everyday cialis

 

I’d like to thank everyone who has supported Baseline Consulting in its first year. Measured by the interesting projects I’ve gotten to do; the new and renewed relationships with clients, colleagues, and organizations; and exciting prospects for 2013; it’s been a very successful start. I couldn’t have done it without you.

A few highlights from 2012:

  •       Writing a twice-a-month place name column for the Press-Democrat’s Sunday Towns section
  •       Co-authoring a journal article with Rand Evett (UC Berkeley) in Restoration Ecology
  •       Leading walks for the Sonoma Land Trust, Pepperwood Preserve, and Sonoma Ecology Center
  •       Historical hydrology research for the Sonoma County Water Agency
  •       Property and ecological histories, including two with Sonoma Land Trust conservation easements
  •       Working with Sonoma Mountain Preservation on several projects and ideas
  •       Speaking at Sonoma State University for the ‘Sustainability in My World’ lecture series

[Some available on this website's Projects page]

It’s been truly gratifying and heart-warming to find so much support and enthusiasm for this work.

Happy New Year!

Arthur Dawson

  •  December 31, 2012
 

Hello everyone,

After ten years as historical ecologist at the Sonoma Ecology Center, I have taken the leap and started my own historical consulting business. Baseline Consulting is focused on what I call ‘the stories of the land.’ I’m fascinated by the relationship between people and places— how people see the land, use it, and change it; and how places change us. Hence my interest in everything from place names to long-term trends in vegetation and hydrology. I’ve always had one foot in the arts and one in science—I believe deep understanding comes from looking at things from many different angles.

Working as a historical consultant involves being both a detective and a storyteller. A typical week might find me tracing property records back to deeds which read “Territory of California;” interviewing a neighborhood elder; poring over historical Mexican maps; checking census records to see who lived in a particular place and what they did for a living; estimating the age of oak trees; and walking a property to figure out the historical drainage pattern. These are the clues, the pieces of the puzzle that, when put together, tell ‘the story of the land.’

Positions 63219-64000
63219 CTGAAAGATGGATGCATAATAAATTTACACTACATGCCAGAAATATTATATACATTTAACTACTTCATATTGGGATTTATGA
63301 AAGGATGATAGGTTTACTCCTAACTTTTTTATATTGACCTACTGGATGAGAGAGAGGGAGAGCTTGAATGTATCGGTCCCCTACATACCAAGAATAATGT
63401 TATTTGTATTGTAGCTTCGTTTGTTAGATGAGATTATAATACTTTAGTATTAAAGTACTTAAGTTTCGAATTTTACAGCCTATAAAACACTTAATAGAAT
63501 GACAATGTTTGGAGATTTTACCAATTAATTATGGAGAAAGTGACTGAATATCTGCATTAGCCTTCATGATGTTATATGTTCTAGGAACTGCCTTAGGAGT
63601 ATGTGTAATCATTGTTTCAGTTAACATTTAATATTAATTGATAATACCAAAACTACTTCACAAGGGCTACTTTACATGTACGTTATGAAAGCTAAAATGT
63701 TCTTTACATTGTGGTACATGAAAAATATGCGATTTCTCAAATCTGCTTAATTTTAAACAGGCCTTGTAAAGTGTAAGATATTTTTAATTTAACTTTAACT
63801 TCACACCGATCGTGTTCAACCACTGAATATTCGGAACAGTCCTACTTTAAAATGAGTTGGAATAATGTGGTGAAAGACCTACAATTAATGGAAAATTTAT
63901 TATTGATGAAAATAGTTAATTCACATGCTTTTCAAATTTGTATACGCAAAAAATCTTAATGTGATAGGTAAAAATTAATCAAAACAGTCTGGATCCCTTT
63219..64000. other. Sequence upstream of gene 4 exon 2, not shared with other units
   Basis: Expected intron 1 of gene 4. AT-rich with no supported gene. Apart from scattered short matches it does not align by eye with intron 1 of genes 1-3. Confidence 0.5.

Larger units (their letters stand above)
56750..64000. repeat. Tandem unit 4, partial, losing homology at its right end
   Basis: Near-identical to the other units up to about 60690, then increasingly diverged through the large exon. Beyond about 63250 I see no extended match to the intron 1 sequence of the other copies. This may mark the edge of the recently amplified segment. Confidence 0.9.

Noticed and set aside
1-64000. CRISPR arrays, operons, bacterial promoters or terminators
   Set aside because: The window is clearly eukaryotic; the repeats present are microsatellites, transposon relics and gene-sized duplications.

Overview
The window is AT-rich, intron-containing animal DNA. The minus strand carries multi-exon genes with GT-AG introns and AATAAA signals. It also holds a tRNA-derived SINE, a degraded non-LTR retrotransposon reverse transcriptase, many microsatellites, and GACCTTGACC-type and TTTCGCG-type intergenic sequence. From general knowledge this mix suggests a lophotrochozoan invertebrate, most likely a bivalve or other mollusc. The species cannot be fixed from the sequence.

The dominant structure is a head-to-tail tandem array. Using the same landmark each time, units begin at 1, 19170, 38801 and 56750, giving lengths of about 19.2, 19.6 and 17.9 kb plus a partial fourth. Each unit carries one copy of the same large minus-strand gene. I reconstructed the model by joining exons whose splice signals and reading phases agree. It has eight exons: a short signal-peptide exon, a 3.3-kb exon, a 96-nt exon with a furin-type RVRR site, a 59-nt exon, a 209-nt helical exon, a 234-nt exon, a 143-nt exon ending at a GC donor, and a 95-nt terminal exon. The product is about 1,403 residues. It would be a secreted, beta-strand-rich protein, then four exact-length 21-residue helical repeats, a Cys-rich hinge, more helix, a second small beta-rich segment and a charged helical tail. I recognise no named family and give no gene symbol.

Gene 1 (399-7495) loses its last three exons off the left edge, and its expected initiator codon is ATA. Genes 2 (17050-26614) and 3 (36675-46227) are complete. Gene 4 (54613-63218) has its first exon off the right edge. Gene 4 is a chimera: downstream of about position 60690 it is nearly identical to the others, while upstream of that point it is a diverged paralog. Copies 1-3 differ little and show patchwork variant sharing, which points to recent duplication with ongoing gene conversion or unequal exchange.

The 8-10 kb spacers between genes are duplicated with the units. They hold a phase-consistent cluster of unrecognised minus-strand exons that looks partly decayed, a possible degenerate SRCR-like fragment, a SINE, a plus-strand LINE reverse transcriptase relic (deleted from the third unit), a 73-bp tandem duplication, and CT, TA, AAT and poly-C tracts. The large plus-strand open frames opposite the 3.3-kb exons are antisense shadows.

The longer I do this work, the more I see beneath the human patterns we take for granted. Here’s an example:  If you align the Kenwood Marsh on an 1851 map with a modern map, you’ll find the marsh and the town fit together like puzzle pieces. Of course, no one wanted to settle in a marsh; they put their houses next to it. Another discovery came while working on the Sonoma County Oak Management Plan: All of our early towns–Sonoma, Santa Rosa, Windsor, Petaluma, Sebastopol, Healdsburg, and Cloverdale, were built on soils that support most of our large valley oaks. Digging back, you find 19th century descriptions of big oaks around the Healdsburg Plaza, and that the Wappo name for the Santa Rosa area meant ‘Meadowlark Woods.’ Human beings like living where the big oaks live—places that aren’t too wet, but that have a reliable source of summer water, underground. And, of course, the trees themselves provide shade and beauty that people enjoy.

I’m currently working on several property histories for private clients, conducting historical resource surveys for landowners (a required under CEQA or by local jurisdictions), collaborating with the Ecology Center on historical hydrology and vegetation mapping proposals for county and state agencies, and a pet project— ‘Jack’s Glen Ellen,’ a ‘time machine’ that will transport users back to London’s time via the internet.

You’re invited to stop by my Glen Ellen office anytime, just call ahead to make sure I’m not out on field work.
~Arthur

  •  February 10, 2012
 

What a great way to start a new adventure: an article in the Press Democrat.  Thank you to Suzie Rodriguez for the fun interview.  You can read the full interview at the Press Democrat online.

 

 

 

  •  January 30, 2012

Baseline Consulting

13750 Arnold Drive Suite 3, Glen Ellen, CA 95442 / PO Box 207, Glen Ellen, CA 95442

Office: (707) 996-9967 Cell (707) 509-9427

baseline@vom.com